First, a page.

Dave “Mac” McElhatton, a long time anchor at KCBS Radio and KPIX Channel 5, died this morning from a stroke related illness at his home in Rancho Mirage, surrounded by loved ones. He was 81.

McElhatton, an Oakland native, retired from the CBS5 KPIX anchor desk on Nov. 30, 2000 after nearly 50 years on the air in the Bay Area.

Among the major stories McElhatton covered were the 1978 assassination of Mayor George Moscone and Supervisor Harvey Milk, the 1989 earthquake and the 1993 murder of 12-year-old Polly Klaas.

The following is from the obituary CBS5 posted on its website:

    Mac was an Oakland native who was in one of the first classes from then San Francisco State College and now San Francisco State University. He used his G.I. Bill money to finance his education. He graduated in 1951 with a B.A. in liberal arts. 
McElhatton and Kate Kelly in 2000.
    Just two weeks after earning degree, he landed his first job at KCBS Radio. It wasn’t long before McElhatton shot to stardom. 
    Newsman Al Hart, another legendary KCBS anchor, was McElhatton’s producer. “He was so funny,” Hart once recalled. “So quick-witted, Dave could do so many things and that’s why that period of radio back there in the ’50s and ’60s was so much fun, because we could do whatever we wanted to do.” 
    He worked for KCBS radio for 25 years in a variety of capacities including the Bay Area’s first telephone talks show, “Viewpoint” and eventually news director and moved the station to its current all news format. He then made the shift to television. 
    A critic at the time questioned McElhatton’s move to television, calling it “either a flash of genius or an incredible blunder.” 
Wendy Tokuda and McElhatton in 1986.
    Some of the new technology did prove challenging for McElhatton, but he met it with a smile every time.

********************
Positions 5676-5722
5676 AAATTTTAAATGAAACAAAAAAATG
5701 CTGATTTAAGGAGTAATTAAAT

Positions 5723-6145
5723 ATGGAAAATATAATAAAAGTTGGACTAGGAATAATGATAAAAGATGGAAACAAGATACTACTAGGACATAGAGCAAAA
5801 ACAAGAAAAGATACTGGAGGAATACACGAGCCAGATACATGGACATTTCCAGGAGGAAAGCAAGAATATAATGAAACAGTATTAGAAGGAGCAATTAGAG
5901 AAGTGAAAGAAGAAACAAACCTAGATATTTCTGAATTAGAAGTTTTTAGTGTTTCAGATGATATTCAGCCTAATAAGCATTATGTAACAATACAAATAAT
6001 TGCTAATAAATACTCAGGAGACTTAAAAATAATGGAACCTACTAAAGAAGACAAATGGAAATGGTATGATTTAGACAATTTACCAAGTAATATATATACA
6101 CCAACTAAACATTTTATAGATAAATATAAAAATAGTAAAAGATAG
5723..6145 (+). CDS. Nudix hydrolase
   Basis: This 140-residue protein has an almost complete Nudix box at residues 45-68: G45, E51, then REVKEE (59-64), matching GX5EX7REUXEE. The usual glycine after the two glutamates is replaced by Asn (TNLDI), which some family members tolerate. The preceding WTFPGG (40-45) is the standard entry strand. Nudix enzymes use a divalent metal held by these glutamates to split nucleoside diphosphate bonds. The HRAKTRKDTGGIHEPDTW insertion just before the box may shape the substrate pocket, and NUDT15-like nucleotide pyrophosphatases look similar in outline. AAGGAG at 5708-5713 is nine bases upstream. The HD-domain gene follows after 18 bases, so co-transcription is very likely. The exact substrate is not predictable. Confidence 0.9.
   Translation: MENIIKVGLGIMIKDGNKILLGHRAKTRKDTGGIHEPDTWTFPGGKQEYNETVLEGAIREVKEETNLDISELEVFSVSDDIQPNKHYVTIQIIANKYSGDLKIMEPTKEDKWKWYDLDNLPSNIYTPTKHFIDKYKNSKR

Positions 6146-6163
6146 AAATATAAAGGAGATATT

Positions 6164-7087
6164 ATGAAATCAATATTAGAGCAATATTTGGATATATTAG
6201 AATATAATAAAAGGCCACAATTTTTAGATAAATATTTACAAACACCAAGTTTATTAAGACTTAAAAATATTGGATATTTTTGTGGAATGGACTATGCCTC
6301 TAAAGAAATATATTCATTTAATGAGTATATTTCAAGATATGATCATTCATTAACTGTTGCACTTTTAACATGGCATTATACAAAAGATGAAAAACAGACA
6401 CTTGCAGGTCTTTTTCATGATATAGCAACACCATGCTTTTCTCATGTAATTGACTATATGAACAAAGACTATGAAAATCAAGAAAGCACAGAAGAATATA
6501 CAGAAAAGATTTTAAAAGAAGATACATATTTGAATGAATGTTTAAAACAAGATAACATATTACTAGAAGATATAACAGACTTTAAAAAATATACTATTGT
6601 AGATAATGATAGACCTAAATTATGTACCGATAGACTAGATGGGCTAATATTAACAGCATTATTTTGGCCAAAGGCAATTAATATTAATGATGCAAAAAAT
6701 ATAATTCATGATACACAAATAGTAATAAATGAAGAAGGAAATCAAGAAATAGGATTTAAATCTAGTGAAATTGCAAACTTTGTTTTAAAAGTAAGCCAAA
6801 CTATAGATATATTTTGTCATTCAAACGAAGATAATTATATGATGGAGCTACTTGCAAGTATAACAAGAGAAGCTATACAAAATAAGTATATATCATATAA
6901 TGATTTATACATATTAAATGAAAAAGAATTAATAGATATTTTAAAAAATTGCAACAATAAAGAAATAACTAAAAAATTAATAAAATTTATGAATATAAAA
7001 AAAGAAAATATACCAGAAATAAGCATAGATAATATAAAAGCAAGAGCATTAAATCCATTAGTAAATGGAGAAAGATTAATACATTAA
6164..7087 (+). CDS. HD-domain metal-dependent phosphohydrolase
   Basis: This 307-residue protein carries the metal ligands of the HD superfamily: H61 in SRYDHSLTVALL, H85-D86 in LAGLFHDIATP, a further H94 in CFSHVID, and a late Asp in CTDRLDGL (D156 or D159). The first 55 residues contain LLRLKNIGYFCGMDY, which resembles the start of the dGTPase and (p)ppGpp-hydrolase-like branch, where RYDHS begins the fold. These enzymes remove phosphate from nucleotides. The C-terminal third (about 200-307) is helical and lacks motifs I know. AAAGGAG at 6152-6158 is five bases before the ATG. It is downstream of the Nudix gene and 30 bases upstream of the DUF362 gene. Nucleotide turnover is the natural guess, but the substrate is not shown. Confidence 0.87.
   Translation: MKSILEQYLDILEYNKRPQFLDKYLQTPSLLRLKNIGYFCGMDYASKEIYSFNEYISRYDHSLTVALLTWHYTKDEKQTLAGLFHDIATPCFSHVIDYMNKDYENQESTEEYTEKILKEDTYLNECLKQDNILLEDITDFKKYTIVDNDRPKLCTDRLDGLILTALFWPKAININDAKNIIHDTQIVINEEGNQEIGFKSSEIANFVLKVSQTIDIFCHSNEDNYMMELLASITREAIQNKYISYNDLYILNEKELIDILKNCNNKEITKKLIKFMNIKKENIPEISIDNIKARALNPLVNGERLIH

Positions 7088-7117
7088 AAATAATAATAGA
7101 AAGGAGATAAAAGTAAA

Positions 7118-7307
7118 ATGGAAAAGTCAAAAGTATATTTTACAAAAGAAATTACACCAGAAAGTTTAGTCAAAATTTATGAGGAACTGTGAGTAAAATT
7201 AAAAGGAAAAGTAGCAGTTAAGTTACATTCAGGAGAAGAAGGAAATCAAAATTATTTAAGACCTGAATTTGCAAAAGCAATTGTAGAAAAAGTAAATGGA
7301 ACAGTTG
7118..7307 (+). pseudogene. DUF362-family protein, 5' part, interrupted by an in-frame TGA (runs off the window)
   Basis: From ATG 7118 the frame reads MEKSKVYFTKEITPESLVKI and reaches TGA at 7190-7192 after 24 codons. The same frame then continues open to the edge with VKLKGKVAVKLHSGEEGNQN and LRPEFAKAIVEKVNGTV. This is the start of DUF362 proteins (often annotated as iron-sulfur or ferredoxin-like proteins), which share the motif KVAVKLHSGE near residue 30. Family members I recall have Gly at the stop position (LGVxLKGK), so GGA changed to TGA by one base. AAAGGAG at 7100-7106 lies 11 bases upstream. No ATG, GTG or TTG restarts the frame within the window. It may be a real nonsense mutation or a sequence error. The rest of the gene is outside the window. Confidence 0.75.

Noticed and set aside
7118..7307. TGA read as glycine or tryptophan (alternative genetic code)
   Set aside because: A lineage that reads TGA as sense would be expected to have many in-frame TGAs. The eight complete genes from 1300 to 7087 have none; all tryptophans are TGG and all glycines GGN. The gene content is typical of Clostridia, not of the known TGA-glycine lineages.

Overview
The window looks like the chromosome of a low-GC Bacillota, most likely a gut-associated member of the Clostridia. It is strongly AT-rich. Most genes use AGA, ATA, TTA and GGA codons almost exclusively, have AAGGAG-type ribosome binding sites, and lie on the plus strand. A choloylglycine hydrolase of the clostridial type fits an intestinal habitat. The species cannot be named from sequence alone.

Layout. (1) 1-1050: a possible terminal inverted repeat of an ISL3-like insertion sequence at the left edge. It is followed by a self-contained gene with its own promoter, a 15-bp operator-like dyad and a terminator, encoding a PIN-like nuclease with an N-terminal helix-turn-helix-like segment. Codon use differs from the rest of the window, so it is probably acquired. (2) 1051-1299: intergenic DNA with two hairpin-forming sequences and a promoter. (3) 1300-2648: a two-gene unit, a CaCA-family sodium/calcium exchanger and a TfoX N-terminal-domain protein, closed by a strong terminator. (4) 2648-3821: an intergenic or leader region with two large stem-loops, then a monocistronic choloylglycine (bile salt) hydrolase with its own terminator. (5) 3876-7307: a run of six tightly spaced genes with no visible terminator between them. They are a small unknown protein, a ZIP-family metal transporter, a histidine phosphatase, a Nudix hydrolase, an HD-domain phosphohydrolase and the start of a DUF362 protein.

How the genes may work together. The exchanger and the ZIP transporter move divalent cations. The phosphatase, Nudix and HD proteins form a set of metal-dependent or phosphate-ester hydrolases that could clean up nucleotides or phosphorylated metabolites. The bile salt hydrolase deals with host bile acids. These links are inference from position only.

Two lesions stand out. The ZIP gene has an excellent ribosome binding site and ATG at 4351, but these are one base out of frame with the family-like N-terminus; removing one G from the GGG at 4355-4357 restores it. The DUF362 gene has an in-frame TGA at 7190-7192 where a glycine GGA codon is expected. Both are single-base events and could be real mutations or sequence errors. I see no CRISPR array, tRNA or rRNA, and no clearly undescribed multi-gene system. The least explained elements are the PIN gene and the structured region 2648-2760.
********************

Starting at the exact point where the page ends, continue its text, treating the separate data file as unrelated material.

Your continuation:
“Mac was very good humored about it, he knew he looked funny compared to the typical anchor man. He wasn’t a young guy, he wasn’t handsome, he wasn’t perky and energetic, he was McElhatton,” recalled Harry Fuller, who produced McElhatton’s first television newscast. Fuller, later as news director and general manager, was there for some of the biggest moments of McElhatton’s career. 
    “McElhatton was unflappable. I watched him work through the ’89 earthquake, I watched him through period after period of election coverage when we’d go on and on for hours and hours without a script,” said Fuller. 
    He co-anchored for 10 years with Wendy Tokuda and also with Kate Kelly, both of whom are still at the station. 
    “He was just rock-steady and I was nervous and green and insecure and he was so generous,” added Wendy Tokuda, who shared anchor duties with McElhatton for more than a decade.
    “What you saw really was him, he really was that nice. In fact, he was nicer. And he really was warm, and he really was that genuine, honest person that you saw.”

In lieu of flowers, the family has requested donations be made to:

The Dave McElhatton Scholarship in Broadcast Journalism
Check Payable to: San Francisco State University Corporation
Attention: Carma Zisman
University Development
San Francisco State University
1600 Holloway Avenue
San Francisco, CA 94132

The CBS5 obit has a secure link to donate funds.

(Photo credits: Top photo by Ray Chavez, Oakland Tribune. Bottom by Roger Ressmeyer, Corbis)

Bay Area Media News,


  1. Mac was the voice, and the man who you could tell was always there to report honestly, with litte drama and all the facts. I've missed him in the years since he left the air. Won't be another like him.

  2. A class act. I only worked with him for about six months, toward the end of his years at KPIX. He was gracious and funny. Made everyone around him feel comfortable.

  3. To be fair from my earlier post, the Chron has now posted an obit by Peter Hartlaub. Still troubling that it took so long for the Chron's version to get online.

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